Investment Insights are written by Angeles' CIO Michael Rosen
Michael has more than 30 years experience as an institutional portfolio manager, investment strategist, trader and academic.
Let me stipulate up-front: I love Greece. Everything about it: the food, the weather, the history, the music, the people. Everything.
But I wouldn’t lend them my money. Greece has a long (very long) history of borrowing money with little regard for paying it back. I’m not casting aspersions, or taking a moral stance, just saying the facts. As the calendar flips from May to June, we are about to come to (another) moment of truth about Greek debts. Or rather, their lenders are about to come to this moment of truth.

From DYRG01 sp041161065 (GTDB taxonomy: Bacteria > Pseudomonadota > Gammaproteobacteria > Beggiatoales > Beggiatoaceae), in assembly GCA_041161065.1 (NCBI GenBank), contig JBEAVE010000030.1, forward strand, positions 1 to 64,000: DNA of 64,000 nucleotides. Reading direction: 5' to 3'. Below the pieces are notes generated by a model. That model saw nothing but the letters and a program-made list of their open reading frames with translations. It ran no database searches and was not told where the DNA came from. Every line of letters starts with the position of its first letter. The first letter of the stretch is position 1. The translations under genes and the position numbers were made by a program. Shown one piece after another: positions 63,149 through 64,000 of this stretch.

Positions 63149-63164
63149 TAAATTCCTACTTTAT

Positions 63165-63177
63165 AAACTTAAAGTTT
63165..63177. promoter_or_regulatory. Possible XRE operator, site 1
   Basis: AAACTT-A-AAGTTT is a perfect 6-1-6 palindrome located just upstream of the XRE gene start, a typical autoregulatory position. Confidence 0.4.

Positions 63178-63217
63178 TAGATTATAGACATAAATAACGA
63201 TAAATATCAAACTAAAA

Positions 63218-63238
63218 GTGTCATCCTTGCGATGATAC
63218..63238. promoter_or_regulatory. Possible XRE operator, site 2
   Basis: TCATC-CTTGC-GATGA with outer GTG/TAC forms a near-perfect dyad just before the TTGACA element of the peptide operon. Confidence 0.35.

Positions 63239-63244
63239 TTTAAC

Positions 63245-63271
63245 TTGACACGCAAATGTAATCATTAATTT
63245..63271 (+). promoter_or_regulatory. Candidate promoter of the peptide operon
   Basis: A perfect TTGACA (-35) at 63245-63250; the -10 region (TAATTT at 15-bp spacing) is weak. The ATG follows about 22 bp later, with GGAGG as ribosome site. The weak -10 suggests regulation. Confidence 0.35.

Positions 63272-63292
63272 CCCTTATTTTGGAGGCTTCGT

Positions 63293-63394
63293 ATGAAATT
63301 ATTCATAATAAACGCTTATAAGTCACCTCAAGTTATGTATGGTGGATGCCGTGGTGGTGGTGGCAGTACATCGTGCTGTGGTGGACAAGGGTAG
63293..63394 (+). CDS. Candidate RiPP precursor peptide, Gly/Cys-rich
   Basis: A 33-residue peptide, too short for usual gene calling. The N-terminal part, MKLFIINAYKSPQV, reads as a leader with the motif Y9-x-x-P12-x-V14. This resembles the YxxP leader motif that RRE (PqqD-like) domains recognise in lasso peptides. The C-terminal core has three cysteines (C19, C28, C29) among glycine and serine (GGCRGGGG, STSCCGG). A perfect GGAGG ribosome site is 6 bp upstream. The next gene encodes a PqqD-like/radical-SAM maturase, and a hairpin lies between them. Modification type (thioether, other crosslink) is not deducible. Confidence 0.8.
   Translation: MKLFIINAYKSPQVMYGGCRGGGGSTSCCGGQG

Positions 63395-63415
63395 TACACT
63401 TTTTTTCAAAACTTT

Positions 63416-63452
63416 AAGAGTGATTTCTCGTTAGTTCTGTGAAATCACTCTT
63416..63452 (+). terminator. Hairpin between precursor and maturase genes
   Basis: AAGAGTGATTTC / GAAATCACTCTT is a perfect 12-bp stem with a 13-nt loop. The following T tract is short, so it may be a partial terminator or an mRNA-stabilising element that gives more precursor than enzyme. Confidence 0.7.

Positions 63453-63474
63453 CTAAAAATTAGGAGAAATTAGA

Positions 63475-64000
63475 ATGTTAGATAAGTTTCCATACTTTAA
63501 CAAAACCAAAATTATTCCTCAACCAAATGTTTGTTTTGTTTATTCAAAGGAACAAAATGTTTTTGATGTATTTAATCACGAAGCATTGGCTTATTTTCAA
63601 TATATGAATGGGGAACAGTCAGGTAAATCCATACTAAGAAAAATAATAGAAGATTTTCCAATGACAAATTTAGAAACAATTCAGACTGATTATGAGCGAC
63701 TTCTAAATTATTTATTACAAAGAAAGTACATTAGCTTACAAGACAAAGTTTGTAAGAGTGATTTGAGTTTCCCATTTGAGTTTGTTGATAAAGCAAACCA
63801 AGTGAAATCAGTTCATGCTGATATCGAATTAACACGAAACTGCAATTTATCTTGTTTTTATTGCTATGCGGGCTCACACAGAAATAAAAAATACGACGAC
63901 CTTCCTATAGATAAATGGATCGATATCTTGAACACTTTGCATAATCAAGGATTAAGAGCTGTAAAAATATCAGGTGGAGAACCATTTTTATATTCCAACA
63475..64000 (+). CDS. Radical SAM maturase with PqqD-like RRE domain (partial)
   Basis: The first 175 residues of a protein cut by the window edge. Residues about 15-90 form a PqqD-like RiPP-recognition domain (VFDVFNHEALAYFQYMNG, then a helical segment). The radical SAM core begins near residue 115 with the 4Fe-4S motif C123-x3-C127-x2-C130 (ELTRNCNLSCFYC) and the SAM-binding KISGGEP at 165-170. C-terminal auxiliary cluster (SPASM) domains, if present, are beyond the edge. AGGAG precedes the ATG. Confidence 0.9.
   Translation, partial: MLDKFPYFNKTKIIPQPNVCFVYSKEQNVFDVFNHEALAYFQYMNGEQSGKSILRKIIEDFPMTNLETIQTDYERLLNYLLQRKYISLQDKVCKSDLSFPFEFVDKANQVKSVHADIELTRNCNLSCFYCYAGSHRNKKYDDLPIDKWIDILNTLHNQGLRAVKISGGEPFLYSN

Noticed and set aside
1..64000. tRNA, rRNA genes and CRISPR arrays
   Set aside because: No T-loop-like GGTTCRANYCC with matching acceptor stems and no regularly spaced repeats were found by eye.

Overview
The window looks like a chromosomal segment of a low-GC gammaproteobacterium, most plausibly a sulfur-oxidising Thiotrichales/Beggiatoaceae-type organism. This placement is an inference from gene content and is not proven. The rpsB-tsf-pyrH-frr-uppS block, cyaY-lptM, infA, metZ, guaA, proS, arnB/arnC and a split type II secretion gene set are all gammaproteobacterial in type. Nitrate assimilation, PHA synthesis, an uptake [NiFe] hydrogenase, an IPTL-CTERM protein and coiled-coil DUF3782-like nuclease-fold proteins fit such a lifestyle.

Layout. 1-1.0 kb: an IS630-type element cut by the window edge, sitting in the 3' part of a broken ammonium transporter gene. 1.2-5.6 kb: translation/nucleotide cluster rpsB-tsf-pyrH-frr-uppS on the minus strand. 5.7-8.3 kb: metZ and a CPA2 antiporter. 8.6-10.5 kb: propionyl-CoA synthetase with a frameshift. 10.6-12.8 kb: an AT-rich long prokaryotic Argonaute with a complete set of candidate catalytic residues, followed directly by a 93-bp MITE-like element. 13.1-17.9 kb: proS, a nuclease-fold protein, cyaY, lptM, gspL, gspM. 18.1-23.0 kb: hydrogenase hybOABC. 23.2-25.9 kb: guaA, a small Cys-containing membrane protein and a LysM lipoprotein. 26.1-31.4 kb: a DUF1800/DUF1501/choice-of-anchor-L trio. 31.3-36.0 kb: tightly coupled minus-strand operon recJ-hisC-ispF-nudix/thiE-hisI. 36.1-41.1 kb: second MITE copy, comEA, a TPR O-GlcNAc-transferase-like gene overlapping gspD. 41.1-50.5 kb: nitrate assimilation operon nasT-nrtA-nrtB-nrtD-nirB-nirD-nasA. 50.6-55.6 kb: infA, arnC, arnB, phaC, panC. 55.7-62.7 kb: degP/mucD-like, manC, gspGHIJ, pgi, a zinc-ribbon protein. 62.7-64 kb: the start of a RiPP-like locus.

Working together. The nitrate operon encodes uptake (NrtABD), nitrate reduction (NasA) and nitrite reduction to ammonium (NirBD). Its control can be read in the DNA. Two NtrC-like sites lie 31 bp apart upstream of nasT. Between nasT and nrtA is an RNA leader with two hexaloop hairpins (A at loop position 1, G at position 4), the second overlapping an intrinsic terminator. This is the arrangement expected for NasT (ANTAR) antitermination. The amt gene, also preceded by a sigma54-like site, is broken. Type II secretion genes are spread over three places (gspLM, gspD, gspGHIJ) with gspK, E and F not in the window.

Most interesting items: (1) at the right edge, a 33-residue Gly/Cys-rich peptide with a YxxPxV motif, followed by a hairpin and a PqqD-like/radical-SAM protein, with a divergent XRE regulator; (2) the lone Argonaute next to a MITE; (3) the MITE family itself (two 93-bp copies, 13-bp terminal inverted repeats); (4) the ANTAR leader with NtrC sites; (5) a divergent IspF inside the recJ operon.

And what is that truth? Greece cannot pay. The European Central Bank and the IMF would like to think this is Greece’s problem but, of course, it’s really theirs. Over the next two months, Greece is due to repay nearly €8 billion (table below). Through various gimmicks, Greece might be able to come up with about €2 billion. You see the problem.
Greece has already undergone an enormous contraction. Its GDP has fallen 27%, and it has slashed its fiscal and current account deficits from between negative 12% and 20% of GDP to surpluses. These are Herculean adjustments.
No matter. The clock is about to run out. So it’s really not about what Greece can/will do; it’s about what the ECB/IMF can/will do. I don’t know the answer to that (I’m not sure the ECB or IMF do either). Whatever their decision, the unintended, unforeseen consequences could be momentous. Yasou!
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